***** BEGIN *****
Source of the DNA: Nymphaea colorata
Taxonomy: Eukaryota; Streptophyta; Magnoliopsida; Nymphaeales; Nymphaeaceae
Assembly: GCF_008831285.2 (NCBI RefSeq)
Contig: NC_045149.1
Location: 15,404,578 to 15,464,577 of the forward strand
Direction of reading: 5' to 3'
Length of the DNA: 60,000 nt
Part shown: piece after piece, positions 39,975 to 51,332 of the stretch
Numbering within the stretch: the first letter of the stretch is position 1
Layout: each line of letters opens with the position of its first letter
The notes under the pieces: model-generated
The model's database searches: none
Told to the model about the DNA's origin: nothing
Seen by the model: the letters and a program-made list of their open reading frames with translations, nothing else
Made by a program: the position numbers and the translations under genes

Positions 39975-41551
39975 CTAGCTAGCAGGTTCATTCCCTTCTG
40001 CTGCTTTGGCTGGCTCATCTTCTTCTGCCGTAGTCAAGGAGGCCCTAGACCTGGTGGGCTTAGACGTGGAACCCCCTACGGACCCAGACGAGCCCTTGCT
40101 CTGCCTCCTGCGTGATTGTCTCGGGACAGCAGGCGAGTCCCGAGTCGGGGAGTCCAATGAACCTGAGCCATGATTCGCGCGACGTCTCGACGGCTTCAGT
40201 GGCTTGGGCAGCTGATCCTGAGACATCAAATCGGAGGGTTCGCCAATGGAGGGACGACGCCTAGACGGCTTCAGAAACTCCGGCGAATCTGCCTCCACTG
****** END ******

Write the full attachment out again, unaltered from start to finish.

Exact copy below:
Source of the DNA: Nymphaea colorata
Taxonomy: Eukaryota; Streptophyta; Magnoliopsida; Nymphaeales; Nymphaeaceae
Assembly: GCF_008831285.2 (NCBI RefSeq)
Contig: NC_045149.1
Location: 15,404,578 to 15,464,577 of the forward strand
Direction of reading: 5' to 3'
Length of the DNA: 60,000 nt
Part shown: piece after piece, positions 39,975 to 51,332 of the stretch
Numbering within the stretch: the first letter of the stretch is position 1
Layout: each line of letters opens with the position of its first letter
The notes under the pieces: model-generated
The model's database searches: none
Told to the model about the DNA's origin: nothing
Seen by the model: the letters and a program-made list of their open reading frames with translations, nothing else
Made by a program: the position numbers and the translations under genes

Positions 39975-41551
39975 CTAGCTAGCAGGTTCATTCCCTTCTG
40001 CTGCTTTGGCTGGCTCATCTTCTTCTGCCGTAGTCAAGGAGGCCCTAGACCTGGTGGGCTTAGACGTGGAACCCCCTACGGACCCAGACGAGCCCTTGCT
40101 CTGCCTCCTGCGTGATTGTCTCGGGACAGCAGGCGAGTCCCGAGTCGGGGAGTCCAATGAACCTGAGCCATGATTCGCGCGACGTCTCGACGGCTTCAGT
40201 GGCTTGGGCAGCTGATCCTGAGACATCAAATCGGAGGGTTCGCCAATGGAGGGACGACGCCTAGACGGCTTCAGAAACTCCGGCGAATCTGCCTCCACTG